A movement with the power to transform Africa
Once they were among the most marginalized girls in their rural villages, denied their right to an education through unrelenting intergenerational poverty.
Last week, they shared their stories of transformation through education. They joined hands with Graça Machel, and with CAMFED’s new patron, Julia Gillard, during strategic meetings designed to change the prospects for communities across sub-Saharan Africa. Now the members of the CAMFED Association (CAMA) – young women leaders educated with CAMFED support – are rewriting the future of generations to come.
Our unique leadership network has emerged as a powerful, unstoppable movement of young women change agents in Africa, which is set to grow to more than 130,000 by 2019. Together with CAMFED Association members, their communities, and partners from around the globe, CAMFED has pledged to support one million girls through secondary school by 2020, and open up new pathways to independence and leadership.
“It’s not just our background that makes us powerful. It’s when we combine our background and the education that we received, to be able to say, ‘No more poverty. No more default settings for the poor,’ ” says Angeline Murimirwa, once supported through school by CAMFED in Zimbabwe and now the organization’s Regional Director. On average, each CAMFED Association member supports three children not in her immediate family to go to school. Since 1993, together with their communities, CAMFED Association members have supported the education of 483,768 vulnerable children.
Shaping the strategy to support more children
Last week, elected leaders of the network from Zimbabwe, Ghana, Zambia, Tanzania and Malawi joined CAMFED’s executive teams in Johannesburg for meetings to shape the strategy for the CAMFED Association over the coming years. The aim is to grow the power and structure of the network to support its members in the critical transition period after secondary school, and to effectively rally members’ expertise and resources to eventually support millions more marginalized children.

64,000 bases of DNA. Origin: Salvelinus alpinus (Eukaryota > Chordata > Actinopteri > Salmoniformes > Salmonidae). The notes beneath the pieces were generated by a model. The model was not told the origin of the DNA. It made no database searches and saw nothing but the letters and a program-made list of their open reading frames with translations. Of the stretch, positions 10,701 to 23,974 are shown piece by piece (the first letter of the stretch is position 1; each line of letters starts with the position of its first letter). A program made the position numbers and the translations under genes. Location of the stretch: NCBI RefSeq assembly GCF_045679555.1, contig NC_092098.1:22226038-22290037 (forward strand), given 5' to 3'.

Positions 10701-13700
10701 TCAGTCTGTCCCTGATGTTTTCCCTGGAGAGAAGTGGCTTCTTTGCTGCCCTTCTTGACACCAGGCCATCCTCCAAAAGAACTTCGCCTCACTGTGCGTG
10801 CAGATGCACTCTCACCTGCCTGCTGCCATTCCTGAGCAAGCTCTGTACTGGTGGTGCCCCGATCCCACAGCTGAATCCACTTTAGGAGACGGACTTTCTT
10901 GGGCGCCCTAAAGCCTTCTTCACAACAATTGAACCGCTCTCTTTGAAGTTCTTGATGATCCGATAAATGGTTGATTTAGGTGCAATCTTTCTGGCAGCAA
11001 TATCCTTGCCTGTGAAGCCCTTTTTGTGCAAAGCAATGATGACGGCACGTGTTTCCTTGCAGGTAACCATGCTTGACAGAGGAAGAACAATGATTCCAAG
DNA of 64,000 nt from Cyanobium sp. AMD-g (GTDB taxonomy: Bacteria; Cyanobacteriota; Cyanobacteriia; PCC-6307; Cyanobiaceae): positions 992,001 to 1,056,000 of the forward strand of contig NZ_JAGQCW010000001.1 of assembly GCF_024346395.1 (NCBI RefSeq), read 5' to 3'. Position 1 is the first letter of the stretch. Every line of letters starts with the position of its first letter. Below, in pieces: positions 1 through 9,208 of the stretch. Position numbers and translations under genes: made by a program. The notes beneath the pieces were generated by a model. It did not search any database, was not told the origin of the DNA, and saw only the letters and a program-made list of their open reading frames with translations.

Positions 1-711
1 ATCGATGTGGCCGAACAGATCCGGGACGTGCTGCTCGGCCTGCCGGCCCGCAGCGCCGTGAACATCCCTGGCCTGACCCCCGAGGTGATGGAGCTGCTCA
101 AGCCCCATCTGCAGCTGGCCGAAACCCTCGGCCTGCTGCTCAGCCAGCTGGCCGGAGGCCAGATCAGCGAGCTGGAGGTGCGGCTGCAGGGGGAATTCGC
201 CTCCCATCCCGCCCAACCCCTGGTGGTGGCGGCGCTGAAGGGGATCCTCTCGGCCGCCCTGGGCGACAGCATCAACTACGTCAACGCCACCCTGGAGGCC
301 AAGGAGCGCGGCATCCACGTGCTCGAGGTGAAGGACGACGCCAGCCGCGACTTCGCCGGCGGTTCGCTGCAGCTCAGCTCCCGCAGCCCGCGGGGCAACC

We share an audacious vision for the future
“We know that the wisdom and capacity to solve problems lies within communities. It just needs for additional resources to be positioned right to unlock this capacity, this rich capital that otherwise lies latent,” says Lucy Lake. She adds that those resources are most effectively invested in girls who become young women leaders with a vision for their communities. This is CAMFED’s model. Angeline explains,“As alumnae we don’t just share a background of deprivation, of families who lacked the material means to send us to school. What we share which is most powerful is an audacious vision for the future – a world in which each and every child is educated, protected, respected, and valued. We believe that as long as every child gets an opportunity, they can be anything and anyone they want to be.”
Graça Machel: Social change is built by movements
CAMFED Association leaders were able to share that vision first with Graça Machel, the revered international champion for social justice, who met with the young women on February 9th in Johannesburg to share her journey and expertise as a female politician and role model. “Social change is built by movements…I want you to really think of how to make this movement strong, to be visible and tell the story loudly so that it can inspire others,” Mrs. Machel told the young women, inviting CAMFED Association members to build a similar movement in Mozambique.